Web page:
Luke Hearfield looks at the making of Disney’s latest animated film, Big Hero 6, which is showing throughout half-term at Berwick Maltings from this Saturday to Sunday, February 22.
You would think that after all the chaos that advanced-technology brought to the world of cinema in 2014 we would have learned our lesson by now.
Were rebellious Transformers, faulty Robocops and genocidal Sentinels in the X-Men franchise not enough evidence to support Stephen Hawking’s gloomy Artificial Intelligence predictions?
So what do we have this year? A veritable tech-expo with countless films with even more machines out to meddle with the natural order of things – typical.
But relax. It’s not all time-travelling cybernetic organisms – there is one robot coming to screens this year who couldn’t strike fear in anyone’s heart – and his name is Baymax.
He’s the breakout star of Disney’s amazing new film Big Hero 6 and the product of a labour of love from co-directors Don Hall and Chris Williams – two fellow geeks who grew up on a diet of Marvel Comics and Disney animated films.
I sat down with co-director Don Hall and executive producer Roy Conli, fresh from their recent Oscar and BAFTA nominations, to chat about Disney’s newest hero and how they handled melding Disney with Marvel for this first time.
Hall told me how they came up with the concept for the huggable robot:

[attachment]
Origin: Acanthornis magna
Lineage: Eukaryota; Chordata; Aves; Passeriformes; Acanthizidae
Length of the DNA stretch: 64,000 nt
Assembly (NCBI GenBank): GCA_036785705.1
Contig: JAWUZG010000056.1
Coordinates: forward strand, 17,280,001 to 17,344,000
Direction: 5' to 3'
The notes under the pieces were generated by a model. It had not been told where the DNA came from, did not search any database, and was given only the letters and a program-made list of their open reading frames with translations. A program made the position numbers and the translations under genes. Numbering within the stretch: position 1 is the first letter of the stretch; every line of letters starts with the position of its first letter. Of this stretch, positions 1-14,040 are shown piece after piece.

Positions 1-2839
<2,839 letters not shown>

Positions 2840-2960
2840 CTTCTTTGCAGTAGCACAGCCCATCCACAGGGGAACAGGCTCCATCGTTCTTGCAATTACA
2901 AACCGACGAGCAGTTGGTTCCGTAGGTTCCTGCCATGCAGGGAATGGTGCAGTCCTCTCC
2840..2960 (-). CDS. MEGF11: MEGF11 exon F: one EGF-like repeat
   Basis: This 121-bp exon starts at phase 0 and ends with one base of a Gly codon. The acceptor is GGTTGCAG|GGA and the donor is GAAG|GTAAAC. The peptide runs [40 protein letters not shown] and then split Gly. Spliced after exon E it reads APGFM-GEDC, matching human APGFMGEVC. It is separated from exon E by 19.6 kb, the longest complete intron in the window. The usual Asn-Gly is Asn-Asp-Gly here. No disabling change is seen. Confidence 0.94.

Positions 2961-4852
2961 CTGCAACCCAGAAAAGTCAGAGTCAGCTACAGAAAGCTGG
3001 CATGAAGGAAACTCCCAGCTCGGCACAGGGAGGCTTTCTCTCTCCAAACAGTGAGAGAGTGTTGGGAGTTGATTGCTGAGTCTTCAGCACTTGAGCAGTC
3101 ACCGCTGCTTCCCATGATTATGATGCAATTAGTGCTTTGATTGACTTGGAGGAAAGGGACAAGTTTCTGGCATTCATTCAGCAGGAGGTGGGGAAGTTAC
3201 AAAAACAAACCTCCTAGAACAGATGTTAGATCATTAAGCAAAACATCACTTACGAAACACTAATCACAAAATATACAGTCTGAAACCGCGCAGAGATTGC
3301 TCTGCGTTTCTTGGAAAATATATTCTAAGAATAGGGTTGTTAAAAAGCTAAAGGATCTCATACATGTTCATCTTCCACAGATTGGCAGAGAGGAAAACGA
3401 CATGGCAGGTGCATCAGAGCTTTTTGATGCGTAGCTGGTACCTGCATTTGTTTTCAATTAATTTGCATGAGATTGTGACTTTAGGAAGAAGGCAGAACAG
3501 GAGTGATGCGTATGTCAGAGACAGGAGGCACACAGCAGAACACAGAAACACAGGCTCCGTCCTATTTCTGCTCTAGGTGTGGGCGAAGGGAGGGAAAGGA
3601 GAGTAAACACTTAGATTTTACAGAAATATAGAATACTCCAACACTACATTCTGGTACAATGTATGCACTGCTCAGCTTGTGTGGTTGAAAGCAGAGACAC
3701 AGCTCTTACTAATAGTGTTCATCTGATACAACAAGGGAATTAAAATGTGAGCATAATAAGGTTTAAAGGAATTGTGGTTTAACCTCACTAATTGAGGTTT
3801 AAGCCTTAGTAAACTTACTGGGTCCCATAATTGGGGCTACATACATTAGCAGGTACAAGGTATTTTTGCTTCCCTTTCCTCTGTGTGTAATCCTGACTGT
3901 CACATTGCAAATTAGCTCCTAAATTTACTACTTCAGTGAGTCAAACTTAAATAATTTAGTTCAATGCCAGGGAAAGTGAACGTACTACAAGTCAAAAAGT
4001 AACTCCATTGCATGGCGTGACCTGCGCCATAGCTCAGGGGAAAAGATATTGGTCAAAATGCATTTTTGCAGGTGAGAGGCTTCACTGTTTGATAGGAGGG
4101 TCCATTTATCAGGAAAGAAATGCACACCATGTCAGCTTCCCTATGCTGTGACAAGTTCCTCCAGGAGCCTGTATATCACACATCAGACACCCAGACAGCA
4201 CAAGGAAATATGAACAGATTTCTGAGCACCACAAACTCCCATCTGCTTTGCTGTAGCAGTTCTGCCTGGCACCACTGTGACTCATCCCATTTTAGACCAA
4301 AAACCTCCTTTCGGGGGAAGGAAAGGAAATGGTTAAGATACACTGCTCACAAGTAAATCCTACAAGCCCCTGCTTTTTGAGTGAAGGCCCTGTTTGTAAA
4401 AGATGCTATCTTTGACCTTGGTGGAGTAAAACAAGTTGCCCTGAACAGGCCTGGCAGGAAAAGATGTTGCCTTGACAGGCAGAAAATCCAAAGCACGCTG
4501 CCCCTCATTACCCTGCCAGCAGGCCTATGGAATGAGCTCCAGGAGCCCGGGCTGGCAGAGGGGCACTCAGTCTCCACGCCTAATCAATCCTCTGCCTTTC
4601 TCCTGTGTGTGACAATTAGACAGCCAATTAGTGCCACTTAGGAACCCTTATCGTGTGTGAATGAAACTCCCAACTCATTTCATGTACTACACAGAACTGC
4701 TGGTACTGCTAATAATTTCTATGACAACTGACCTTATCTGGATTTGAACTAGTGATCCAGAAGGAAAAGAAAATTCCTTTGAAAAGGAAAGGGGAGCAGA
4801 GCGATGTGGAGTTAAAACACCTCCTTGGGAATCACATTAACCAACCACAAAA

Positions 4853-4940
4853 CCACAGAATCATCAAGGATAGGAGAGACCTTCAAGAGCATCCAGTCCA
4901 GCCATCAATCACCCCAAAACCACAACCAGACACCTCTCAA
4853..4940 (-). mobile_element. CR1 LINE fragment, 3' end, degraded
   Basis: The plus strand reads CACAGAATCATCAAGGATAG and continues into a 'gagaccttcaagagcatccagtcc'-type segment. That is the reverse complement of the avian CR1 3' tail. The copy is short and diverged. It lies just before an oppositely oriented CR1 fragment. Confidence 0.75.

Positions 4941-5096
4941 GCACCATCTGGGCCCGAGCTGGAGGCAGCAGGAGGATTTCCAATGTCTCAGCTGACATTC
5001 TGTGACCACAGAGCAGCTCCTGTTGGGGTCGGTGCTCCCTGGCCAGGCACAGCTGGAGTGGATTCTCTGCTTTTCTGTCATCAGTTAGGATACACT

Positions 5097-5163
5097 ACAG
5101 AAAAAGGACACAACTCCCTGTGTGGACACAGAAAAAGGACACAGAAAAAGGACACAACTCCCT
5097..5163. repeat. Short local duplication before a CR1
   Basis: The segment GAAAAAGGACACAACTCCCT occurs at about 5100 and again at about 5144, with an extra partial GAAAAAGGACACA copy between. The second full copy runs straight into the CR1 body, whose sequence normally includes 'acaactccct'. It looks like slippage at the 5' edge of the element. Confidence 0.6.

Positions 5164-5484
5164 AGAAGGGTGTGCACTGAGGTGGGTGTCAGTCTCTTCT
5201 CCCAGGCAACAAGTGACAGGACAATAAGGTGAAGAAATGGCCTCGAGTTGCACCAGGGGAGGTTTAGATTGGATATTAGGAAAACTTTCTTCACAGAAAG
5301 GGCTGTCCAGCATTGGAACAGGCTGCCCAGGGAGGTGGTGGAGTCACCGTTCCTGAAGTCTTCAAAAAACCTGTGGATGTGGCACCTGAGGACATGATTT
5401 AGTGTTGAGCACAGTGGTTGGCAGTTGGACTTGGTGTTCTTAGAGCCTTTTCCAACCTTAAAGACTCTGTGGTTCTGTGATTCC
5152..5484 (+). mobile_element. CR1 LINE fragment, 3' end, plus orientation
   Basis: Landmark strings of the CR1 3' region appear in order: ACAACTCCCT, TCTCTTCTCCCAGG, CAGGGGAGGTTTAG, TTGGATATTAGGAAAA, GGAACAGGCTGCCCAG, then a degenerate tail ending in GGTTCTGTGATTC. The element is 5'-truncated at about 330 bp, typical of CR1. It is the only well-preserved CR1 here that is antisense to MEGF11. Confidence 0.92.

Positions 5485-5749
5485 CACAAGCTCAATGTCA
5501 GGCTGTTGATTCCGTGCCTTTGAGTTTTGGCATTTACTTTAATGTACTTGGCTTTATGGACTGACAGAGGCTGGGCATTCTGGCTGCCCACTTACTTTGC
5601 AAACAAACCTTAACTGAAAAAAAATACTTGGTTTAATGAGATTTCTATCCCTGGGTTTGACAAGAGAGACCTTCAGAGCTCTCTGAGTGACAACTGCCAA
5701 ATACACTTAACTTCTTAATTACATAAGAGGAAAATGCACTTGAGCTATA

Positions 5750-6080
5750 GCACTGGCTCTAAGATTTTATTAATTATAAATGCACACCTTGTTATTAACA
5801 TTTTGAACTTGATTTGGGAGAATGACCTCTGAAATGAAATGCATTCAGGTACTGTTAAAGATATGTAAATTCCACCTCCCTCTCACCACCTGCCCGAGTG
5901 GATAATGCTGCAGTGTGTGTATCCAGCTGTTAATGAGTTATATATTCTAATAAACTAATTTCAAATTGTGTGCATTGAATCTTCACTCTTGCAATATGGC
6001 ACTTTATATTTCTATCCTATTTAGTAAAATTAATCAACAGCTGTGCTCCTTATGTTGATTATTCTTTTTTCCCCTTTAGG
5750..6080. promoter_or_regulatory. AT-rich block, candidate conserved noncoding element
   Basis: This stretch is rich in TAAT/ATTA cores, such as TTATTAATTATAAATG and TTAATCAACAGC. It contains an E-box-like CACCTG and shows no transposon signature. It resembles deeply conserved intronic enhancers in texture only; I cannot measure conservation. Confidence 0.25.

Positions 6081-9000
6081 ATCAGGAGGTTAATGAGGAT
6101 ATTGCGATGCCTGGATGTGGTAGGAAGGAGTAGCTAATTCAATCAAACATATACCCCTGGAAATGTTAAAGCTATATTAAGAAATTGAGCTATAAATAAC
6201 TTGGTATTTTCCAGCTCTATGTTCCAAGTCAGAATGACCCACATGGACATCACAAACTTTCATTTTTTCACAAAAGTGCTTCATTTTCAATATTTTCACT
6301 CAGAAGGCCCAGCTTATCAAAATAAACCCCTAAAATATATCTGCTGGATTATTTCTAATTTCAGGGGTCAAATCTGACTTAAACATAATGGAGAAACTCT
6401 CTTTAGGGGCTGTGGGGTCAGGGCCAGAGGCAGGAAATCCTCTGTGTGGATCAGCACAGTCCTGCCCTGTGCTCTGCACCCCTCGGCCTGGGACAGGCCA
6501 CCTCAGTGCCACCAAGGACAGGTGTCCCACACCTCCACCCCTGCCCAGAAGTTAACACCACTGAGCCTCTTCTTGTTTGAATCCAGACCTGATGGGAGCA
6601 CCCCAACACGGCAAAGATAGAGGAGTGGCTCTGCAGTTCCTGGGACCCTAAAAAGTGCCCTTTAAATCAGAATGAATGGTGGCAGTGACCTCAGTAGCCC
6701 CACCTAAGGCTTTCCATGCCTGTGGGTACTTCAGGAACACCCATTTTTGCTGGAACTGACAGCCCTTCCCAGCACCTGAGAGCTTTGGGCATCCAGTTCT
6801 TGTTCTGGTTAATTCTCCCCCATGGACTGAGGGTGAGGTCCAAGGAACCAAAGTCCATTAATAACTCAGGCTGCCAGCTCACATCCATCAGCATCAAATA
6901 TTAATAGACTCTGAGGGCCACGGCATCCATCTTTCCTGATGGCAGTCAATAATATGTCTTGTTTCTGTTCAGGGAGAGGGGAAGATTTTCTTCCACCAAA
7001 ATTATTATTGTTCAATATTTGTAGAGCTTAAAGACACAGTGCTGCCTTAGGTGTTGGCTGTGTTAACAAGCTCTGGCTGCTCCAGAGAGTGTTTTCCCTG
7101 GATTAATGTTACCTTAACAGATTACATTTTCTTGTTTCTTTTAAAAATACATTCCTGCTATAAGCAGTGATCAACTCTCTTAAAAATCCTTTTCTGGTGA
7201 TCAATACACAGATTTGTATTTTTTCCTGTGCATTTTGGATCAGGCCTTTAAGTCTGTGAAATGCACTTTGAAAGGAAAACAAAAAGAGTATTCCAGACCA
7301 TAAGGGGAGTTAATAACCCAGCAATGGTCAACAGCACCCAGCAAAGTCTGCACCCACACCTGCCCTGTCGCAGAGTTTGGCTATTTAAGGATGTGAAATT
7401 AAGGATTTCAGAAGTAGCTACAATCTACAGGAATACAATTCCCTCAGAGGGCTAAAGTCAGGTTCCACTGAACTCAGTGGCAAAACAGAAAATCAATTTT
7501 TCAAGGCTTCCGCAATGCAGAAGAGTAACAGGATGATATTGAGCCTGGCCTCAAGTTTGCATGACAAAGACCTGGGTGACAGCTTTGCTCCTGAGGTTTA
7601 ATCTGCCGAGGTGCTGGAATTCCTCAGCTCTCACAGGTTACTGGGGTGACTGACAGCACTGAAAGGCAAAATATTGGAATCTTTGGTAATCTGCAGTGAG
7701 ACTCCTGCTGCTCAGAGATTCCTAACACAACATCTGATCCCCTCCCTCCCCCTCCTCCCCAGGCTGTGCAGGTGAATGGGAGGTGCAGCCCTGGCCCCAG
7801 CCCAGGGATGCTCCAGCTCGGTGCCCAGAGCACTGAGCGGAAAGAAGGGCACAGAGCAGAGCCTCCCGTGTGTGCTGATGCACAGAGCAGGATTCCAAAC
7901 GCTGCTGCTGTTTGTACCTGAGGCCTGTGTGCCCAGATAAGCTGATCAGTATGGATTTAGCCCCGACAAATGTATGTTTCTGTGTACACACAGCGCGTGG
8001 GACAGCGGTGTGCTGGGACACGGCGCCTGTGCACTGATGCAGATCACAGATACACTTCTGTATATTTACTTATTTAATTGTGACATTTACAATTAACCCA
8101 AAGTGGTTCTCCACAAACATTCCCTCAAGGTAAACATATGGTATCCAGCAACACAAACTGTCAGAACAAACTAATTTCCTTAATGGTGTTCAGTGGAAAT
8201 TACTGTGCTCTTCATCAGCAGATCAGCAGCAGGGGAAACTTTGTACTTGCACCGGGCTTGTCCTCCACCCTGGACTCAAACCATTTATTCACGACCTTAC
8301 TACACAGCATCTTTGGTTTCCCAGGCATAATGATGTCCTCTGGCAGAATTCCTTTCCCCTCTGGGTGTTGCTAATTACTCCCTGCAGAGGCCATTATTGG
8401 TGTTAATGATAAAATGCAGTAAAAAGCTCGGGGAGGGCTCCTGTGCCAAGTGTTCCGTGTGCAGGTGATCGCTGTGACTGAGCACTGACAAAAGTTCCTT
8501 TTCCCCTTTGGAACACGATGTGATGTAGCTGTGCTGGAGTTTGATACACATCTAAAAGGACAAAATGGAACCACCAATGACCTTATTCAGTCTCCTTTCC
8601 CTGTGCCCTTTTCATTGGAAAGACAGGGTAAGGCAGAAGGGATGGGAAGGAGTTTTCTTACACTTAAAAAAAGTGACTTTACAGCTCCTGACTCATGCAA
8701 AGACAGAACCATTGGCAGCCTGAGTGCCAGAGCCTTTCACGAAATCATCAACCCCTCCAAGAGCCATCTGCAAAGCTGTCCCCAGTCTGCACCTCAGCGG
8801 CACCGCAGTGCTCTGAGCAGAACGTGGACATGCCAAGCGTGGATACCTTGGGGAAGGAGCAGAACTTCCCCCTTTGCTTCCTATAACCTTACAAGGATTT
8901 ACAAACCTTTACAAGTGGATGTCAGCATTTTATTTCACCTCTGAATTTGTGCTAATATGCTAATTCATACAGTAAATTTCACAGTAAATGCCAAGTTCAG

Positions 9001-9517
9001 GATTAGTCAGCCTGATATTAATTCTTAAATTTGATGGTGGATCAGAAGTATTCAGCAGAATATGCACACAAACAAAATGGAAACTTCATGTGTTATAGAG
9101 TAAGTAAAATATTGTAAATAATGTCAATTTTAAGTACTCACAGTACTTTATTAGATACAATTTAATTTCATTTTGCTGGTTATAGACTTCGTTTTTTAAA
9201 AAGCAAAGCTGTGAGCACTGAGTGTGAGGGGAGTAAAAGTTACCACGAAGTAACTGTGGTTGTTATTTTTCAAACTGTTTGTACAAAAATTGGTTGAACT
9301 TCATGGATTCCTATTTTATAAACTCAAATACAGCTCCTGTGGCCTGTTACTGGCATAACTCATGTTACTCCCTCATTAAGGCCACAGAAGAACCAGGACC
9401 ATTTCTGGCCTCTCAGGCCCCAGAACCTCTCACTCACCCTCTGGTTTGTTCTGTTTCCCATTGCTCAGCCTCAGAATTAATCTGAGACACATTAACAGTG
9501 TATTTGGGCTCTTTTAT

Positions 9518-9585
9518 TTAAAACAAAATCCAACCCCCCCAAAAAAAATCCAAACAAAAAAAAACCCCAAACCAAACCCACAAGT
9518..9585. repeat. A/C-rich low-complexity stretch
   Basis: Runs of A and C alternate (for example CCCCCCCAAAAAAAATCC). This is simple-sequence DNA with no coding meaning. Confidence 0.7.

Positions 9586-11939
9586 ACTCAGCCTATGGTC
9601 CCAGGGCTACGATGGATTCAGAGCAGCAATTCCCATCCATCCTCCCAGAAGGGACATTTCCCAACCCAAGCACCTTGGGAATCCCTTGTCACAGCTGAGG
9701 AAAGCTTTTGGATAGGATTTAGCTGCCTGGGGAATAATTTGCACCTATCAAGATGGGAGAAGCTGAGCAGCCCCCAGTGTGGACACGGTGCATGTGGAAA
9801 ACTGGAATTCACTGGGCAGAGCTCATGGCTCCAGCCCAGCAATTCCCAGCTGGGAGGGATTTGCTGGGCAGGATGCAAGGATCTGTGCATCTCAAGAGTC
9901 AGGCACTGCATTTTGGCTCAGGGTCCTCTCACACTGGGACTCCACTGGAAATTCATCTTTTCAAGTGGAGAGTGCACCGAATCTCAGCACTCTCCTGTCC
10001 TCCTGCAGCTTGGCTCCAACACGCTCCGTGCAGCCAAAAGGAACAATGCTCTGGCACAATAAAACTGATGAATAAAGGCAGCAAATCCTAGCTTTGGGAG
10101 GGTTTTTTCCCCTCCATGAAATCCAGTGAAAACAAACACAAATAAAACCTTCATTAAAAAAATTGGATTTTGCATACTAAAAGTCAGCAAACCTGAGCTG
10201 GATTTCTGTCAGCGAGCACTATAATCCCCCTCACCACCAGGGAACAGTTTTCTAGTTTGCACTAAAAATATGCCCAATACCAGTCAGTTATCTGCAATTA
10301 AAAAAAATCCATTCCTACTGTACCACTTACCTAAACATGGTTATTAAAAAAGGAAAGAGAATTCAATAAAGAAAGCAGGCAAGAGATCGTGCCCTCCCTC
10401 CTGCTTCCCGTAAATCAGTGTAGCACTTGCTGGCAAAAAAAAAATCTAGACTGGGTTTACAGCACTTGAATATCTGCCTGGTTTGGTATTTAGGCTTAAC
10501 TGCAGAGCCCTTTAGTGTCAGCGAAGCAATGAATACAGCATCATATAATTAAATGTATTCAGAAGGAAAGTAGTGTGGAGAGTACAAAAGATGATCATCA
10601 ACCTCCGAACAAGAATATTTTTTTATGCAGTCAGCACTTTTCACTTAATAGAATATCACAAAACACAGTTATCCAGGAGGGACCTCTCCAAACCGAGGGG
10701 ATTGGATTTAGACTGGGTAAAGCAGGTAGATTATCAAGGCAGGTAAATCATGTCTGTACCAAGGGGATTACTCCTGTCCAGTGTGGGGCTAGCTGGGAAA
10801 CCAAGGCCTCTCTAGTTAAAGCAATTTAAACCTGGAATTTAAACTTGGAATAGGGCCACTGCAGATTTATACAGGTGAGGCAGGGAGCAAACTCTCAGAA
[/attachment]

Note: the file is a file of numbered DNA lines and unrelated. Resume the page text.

“We lined up every robot from Metropolis to WALL.E and we just put images around the wall, and we agreed we couldn’t do any of this,” he says.
“I took a research trip to the Carnegie Mellon University where I met this guy called Chris Atkeson who was working in the field of soft-robotics. It was essentially an arm and the concept would be that they would be healthcare workers. This immediately was a lightning bolt moment and I knew we had found him.”
Big Hero 6 marks the first collaboration between Marvel and Disney, and this mash-up of elements is very much present within the setting of San Fransokyo.
“The reason behind this stylisation was because it felt thematic,” Hall says. “John Lasseter [chief creative officer at Disney-Pixar] said ‘don’t be worried about setting this in the Marvel universe – take it and make it your own’. So I wanted to have the Japanese aesthetic from the comic but instead of just setting it in Tokyo, it would be more fun and interesting to create this fantasy world. I picked San Francisco because it’s so recognisable. You take this setting and you lay this aesthetic over the top, so you get something new but ultimately familiar.”
Conli describes Big Hero 6 as “a Disney film with Marvel DNA”, and, coming off the phenomenal success of Frozen, it was a certainly a movie that needed to prove a point. What Hall, Williams and Conli have pulled off is a highly entertaining superhero origins story coupled with a strong emotional undercurrent.
“The fact that we’re talking to kids and telling them it’s cool to be a geek, it’s cool to be smart – that’s what we wanted to do”, says Conli. “And then I think it has a broader message in terms of how we should deal with revenge and forgiveness.
“We got to really push the vibrant action scenes. It’s got humour, and it’s got action but the biggest thing they are going to walk away with is having had an emotional experience. It may look on the surface like a kid-and-a-robot movie or even a superhero thing, but it’s a lot deeper than that.”